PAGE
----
What Will Influence Final U.S. Planted Acreage?

USDA Planted Acreage

U.S. farmers expect to plant the greatest corn acreage since the 1930s, but prices and weather can have just as big an influence on whether intended plantings turn into actual acreage.

On March 28, the U.S. Department of Agriculture said farmers intend to plant 97.3 million acres of corn and 77.1 million acres of soybeans in its Prospective Plantings report. The corn figure is up slightly from 2012 and 6 percent over 2011. USDA said “if realized, this will represent the highest planted acreage in the United States since 1936 when an estimated 102 million acres were planted.”

Soybean estimated planted area is down slightly from 2012, but would be the fourth-highest on record, if realized. USDA said all wheat planted area for 2013 is estimated at 56.4 million acres, up 1 percent from 2012.

Grain industry analysts said the prospective plantings figures are mostly just a guidepost at this time and that the actual spring acreage will change. USDA will release final acreage figures on June 28.

Sterling Smith, a futures specialist in commodity research at Citibank Institutional Client Group, says price and weather are two of the major variables that can change farmers’ plans.

For this year, he said the market was affected in early April by the surprisingly higher-than-expected corn grain stocks report.

Corn stocks for the second quarter were much higher than anticipated, at 5.4 billion bushels. Second-quarter soybean stocks were 999 million and third-quarter wheat stocks were 1.23 billion bushels.

“The stocks number really affected the price of corn which infected the other markets…. There was weaker demand (for corn) and there were imports,” Smith said.

While the grain stocks report showed higher-than-expected corn stocks, farmers who plant the golden grain are likely to ignore that, said John Kleist, senior analyst at EbotTrading.com. “All we’ve done is talk about tight old-crop supplies,” Kleist says. “Farmers are less concerned about demand. Those who plant corn think it’s underpriced,” he adds.

Because he feels farmers favor corn, Kleist said wouldn’t be surprised if final corn acres rise by 500,000. Soybean acres will likely hold around current levels, he says.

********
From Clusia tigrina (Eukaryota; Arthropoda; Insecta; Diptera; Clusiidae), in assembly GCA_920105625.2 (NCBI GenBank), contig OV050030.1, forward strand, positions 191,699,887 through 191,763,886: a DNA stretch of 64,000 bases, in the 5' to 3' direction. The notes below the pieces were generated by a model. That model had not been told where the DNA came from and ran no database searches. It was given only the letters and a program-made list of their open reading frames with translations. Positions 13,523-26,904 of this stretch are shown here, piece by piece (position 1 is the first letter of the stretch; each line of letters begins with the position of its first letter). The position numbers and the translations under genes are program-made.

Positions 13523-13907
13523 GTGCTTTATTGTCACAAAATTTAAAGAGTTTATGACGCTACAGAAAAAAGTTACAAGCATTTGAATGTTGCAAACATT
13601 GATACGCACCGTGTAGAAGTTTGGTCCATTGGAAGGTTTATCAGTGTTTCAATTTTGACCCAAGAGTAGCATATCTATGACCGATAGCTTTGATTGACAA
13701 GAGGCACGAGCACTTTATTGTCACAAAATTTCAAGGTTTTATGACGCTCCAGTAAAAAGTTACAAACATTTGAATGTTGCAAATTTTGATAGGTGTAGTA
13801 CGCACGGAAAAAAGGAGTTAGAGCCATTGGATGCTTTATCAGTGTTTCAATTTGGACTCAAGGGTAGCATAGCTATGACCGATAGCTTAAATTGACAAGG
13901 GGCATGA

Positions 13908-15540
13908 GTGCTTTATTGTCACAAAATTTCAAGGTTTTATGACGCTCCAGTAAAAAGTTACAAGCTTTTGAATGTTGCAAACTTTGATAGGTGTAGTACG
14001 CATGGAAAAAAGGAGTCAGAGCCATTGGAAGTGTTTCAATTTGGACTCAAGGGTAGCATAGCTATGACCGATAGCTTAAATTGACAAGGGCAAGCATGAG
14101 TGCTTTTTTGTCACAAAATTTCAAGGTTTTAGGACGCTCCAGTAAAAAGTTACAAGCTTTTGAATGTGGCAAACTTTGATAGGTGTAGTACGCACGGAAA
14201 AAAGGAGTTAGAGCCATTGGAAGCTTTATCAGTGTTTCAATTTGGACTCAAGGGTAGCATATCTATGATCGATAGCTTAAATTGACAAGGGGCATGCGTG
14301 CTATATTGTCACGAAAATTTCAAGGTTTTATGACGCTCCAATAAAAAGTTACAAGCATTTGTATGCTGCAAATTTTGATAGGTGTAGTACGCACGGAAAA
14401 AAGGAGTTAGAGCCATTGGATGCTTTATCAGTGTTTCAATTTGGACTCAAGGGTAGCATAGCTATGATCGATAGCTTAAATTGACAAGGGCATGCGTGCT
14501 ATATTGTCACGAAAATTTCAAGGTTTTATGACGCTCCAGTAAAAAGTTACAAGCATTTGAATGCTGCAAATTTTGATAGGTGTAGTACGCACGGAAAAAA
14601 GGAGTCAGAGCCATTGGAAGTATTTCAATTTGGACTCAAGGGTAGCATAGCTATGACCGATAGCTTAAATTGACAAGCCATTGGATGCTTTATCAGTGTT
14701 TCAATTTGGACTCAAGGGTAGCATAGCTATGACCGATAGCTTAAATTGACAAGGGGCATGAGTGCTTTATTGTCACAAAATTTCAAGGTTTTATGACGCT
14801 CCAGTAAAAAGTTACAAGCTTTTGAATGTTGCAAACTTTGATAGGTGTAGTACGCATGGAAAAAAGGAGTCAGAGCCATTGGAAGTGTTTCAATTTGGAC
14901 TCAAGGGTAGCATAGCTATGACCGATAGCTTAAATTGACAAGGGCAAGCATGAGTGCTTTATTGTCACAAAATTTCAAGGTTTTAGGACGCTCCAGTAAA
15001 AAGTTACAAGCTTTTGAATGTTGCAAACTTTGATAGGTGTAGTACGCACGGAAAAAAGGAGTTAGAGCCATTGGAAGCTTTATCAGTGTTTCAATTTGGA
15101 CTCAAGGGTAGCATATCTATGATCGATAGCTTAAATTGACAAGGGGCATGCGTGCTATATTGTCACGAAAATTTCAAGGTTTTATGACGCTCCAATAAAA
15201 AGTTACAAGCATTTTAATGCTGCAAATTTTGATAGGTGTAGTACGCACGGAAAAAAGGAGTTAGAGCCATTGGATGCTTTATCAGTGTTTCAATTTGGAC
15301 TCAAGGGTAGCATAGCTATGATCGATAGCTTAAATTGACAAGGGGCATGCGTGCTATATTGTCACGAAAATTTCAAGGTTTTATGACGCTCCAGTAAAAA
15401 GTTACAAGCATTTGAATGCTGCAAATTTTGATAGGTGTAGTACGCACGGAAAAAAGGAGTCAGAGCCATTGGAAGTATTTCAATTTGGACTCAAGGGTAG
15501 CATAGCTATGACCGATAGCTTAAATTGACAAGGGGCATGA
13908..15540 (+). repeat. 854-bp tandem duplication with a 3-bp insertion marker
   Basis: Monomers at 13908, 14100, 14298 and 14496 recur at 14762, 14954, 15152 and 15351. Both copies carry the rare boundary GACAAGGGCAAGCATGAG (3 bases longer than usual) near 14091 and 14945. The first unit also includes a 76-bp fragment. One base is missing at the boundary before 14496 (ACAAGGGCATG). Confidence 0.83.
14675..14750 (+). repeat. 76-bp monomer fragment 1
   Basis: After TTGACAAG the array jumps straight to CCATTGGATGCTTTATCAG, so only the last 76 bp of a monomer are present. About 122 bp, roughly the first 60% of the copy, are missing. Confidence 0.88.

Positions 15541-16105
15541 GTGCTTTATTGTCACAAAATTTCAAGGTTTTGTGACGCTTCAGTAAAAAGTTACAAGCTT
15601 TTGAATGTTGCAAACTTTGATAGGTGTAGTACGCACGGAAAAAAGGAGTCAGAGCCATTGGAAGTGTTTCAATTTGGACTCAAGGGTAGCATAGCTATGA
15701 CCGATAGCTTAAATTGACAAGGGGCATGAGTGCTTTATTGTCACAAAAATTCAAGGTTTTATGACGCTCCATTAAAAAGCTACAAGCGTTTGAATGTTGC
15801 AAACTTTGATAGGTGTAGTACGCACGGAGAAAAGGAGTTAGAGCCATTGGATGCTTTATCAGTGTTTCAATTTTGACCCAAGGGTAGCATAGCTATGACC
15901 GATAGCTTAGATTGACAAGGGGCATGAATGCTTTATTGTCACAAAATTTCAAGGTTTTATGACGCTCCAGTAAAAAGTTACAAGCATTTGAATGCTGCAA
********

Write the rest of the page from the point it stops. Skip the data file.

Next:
“I could see corn picking up acres in the South from rice and other parts of the Midwest,” Kleist says.

Both corn and soybean prices dropped after the report, which moves the advantage back to corn, Kleist says. There was a time where farmers might have wanted to plant more soybeans, but with a lack of growing problems in South America and expectations of a record crop there, there’s less incentive for U.S. farmers to plant beans, he says.

Traders can get a sense of where the acreage battle is heading by looking at prices. During planting season, the industry watches the corn/soybean ratio, with 2.5:1 usually considered balanced. Shifts in the ratio can signal a market is trying to “buy” acres.

 

Mother Nature Has a Say Too

The cold and wet spring throughout much of the United States delayed planting for corn and soybeans in much of the country.

Darrel Good, agricultural economist at the University of Illinois, said prevented plantings can have a big impact on actual acreage. In 2012, this was less of an issue because of a warm spring, with only 1.24 million acres unplanted because of weather. But in 2009, 2010 and 2011, prevented plantings were high, at 4.18 million, 6.89 million, and 9.62 million acres, respectively, Good said.

This might be an issue in the northern Plains states because “snow cover suggests the potential for spring flooding” and delayed planting, he said.

Delayed planting can sometimes affect corn yield, Good said, adding that agronomic research suggests that corn planted after mid-May can have a large yield penalty.

About the Author

Debbie Carlson has focused on commodities for much of her writing career. She spent more than a decade at Dow Jones covering the Chicago-based futures exchanges. As a Dow Jones editor, she worked closely with The Wall Street Journal and Barron's in planning commodities coverage.